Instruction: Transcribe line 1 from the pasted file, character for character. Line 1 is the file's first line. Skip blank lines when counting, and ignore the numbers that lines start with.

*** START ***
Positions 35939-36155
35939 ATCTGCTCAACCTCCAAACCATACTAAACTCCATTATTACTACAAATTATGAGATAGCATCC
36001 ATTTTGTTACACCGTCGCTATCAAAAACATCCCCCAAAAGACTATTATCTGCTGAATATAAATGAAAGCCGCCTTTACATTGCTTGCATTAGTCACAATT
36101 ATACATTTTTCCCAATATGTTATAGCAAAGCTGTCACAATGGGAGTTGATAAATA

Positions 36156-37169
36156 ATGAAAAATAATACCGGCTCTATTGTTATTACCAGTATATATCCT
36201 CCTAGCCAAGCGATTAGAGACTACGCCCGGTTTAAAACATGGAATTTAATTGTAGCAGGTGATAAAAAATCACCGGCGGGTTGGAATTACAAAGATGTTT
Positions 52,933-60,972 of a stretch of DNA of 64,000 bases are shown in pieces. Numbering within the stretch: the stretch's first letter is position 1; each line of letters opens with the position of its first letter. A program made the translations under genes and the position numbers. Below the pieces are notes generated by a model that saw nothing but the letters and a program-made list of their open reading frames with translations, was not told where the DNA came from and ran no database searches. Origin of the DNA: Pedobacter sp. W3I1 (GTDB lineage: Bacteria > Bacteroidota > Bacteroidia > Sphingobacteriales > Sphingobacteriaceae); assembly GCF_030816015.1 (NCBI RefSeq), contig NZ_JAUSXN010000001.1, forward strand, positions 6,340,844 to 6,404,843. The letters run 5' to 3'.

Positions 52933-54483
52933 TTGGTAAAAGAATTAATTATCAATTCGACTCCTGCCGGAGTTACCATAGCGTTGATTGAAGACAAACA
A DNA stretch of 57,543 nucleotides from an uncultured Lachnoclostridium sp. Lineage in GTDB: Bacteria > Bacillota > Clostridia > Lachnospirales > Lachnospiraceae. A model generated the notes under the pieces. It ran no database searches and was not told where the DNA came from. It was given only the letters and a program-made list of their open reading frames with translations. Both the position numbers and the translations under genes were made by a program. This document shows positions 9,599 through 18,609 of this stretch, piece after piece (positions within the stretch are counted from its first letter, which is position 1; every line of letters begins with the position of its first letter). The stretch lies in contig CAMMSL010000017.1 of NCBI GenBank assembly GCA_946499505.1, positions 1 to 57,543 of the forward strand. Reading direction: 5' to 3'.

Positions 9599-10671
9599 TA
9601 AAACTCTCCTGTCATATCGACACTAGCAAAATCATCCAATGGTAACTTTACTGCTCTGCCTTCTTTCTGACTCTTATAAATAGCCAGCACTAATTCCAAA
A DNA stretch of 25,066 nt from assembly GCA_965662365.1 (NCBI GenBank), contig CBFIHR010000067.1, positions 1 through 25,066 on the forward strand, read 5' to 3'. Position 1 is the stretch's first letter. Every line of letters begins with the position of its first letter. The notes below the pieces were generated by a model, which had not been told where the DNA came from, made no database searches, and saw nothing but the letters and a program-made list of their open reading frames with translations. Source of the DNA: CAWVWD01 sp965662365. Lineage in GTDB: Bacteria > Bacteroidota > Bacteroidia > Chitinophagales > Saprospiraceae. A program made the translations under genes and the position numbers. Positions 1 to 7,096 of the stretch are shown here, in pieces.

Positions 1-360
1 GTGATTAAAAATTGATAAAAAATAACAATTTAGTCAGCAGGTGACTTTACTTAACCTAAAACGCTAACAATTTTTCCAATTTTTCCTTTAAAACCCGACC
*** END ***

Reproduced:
Positions 35939-36155